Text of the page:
The retail setting is characterised by an increasing usage of advanced and interactive technologies (i.e. mobile apps, Near Field Communication, virtual and augmented reality, etc.) based on high connectivity, ubiquitous and contactless systems that enhance and support consumer shopping experience. As a result of the consumers’ interaction with technology while shopping, technology-enriched stores provide new experiences and enable different forms of sociality. The aim of this paper is to explore the forms of sociality mediated by innovative technologies in retail settings. To achieve this goal, we use a qualitative approach involving 20 young consumers in the London-based market, where technology use by this group of consumers is growing. Findings show that digitally-mediated in-store activity mainly responds to a need for advice and trust, and the forms of sociality deployed around it are essentially ephemeral, low-intensity and publicity-oriented modes of interaction that echo the principles of “network sociality” described by critical media theory.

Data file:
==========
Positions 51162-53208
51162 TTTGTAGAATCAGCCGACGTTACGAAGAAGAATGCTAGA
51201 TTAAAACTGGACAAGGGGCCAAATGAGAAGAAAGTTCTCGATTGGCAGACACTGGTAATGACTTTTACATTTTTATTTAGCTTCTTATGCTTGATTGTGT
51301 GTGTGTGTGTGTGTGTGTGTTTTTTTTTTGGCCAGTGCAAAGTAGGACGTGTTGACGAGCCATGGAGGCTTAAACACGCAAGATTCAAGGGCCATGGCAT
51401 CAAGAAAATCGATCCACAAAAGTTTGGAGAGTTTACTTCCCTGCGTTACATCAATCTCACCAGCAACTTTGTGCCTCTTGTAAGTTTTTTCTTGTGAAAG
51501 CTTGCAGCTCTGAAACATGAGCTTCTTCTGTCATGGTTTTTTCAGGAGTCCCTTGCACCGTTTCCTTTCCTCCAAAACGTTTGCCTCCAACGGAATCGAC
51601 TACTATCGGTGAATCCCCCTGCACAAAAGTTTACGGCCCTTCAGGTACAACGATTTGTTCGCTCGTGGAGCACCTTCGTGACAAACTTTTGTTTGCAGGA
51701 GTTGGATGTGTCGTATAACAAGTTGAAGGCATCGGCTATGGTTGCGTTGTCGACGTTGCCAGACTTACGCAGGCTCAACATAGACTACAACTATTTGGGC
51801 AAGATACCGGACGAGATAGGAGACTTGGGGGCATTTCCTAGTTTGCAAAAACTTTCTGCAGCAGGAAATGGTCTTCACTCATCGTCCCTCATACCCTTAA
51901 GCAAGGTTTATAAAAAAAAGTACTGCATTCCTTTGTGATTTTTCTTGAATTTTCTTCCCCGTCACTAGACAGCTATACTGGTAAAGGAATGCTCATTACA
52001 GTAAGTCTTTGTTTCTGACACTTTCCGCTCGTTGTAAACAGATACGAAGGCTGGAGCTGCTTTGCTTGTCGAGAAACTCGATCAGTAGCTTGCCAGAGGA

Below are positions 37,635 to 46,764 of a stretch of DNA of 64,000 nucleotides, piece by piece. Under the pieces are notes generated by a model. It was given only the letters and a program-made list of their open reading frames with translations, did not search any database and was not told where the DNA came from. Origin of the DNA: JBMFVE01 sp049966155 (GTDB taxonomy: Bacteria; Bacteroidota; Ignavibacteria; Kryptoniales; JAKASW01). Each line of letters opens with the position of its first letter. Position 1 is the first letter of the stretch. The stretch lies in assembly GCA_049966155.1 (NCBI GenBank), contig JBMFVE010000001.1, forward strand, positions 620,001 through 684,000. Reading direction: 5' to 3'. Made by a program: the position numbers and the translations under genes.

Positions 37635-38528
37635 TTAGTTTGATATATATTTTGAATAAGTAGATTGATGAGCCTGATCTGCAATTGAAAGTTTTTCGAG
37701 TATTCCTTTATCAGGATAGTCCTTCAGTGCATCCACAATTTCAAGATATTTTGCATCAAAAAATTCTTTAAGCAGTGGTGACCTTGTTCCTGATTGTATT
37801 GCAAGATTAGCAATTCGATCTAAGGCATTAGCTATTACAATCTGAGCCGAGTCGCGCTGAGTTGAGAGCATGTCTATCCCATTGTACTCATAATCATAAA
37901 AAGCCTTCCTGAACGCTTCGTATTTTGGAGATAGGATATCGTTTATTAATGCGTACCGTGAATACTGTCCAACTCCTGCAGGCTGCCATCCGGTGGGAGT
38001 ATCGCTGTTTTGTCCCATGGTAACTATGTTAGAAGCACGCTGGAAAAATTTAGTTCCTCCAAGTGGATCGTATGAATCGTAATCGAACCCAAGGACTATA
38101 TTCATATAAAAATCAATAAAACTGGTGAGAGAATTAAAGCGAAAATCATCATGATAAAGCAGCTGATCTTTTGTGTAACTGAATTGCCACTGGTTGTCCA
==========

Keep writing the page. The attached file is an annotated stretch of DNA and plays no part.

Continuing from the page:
Pantano, E., & Gandini, A. (2017). Exploring the forms of sociality mediated by innovative technologies in retail settings. Computers in Human Behavior, 77, 367–373. https://doi.org/10.1016/j.chb.2017.02.036